Word spread;  He might have been a bitsa and left at the front door; but he had heart of gold. Mal never judged or discriminated, rough diamonds or the rats with a gold tooth to him everyone was welcome so long as he got a pat and or a snack. He could identify different people by bark, soon learning their rhythm knowing when they would come. He greeted all with his infectious smile as his tail wagged as if conducting an orchestra.  Mal had an uncanny sense, sitting with the lost and lonely when needed, standing between others when a conversation was turning to confrontation. His skills weren’t lost on anyone,  he was the unofficial maître d, bouncer and resident psychologist. 


One by one the easterners began venturing into the westerners stronghold; the front bar; just to say hi to Mal, to give him a pat to get to know this dog that gave everyone a reason to return.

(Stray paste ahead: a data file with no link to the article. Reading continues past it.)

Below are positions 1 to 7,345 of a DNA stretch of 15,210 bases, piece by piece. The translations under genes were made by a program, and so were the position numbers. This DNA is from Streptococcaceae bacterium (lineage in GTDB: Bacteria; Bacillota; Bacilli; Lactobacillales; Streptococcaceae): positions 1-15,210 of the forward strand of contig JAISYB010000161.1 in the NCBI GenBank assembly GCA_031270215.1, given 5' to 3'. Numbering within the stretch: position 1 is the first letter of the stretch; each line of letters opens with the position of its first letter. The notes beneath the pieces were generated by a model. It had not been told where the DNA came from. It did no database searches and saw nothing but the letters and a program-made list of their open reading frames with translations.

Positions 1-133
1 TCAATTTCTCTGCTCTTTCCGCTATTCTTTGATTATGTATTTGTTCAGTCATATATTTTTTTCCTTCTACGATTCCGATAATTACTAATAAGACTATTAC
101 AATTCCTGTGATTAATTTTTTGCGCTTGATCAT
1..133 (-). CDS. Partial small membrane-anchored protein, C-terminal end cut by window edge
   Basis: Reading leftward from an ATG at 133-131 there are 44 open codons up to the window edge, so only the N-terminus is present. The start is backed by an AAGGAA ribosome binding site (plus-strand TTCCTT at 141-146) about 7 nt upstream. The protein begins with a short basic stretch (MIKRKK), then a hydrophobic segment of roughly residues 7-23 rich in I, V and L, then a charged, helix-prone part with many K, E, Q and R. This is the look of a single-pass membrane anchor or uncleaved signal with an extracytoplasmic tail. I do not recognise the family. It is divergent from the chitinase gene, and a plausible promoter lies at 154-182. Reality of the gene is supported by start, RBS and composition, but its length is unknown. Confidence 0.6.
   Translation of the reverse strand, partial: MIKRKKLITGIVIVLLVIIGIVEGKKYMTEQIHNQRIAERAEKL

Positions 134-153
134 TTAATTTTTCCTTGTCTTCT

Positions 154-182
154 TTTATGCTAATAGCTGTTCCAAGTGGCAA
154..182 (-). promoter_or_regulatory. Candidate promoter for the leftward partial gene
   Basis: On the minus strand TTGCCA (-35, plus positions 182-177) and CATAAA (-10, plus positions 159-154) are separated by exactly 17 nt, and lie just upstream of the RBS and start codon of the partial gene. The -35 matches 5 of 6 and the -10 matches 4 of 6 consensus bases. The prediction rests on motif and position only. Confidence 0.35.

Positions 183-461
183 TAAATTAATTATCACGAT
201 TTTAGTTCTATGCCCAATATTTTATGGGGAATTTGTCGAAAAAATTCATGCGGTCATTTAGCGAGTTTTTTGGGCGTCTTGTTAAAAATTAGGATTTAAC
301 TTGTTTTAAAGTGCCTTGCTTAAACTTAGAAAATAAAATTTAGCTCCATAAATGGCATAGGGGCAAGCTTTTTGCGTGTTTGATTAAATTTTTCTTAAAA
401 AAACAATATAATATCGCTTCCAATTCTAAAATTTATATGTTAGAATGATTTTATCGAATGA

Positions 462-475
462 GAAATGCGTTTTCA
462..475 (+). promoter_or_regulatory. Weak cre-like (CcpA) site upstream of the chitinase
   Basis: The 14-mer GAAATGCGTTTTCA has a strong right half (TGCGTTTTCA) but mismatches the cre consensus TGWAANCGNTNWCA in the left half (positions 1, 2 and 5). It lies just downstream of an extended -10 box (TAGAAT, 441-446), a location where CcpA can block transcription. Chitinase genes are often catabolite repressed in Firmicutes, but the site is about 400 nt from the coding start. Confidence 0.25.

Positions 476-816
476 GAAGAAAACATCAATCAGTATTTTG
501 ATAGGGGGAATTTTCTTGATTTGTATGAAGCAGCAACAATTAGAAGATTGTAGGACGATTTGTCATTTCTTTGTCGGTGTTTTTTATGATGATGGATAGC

He was the icebreaker; the common thread between social worlds. The westerners took great pride, regaling stories of Mal, jostling for position as the official custodian of Mal the bar dog. For those of us working behind the jump, we watched this social experiment unfold. At first we were nervous, knowing tempers were short and tolerance of lifestyle was not our customers strongest character traits, we’d underestimated the influence of this amazing animal.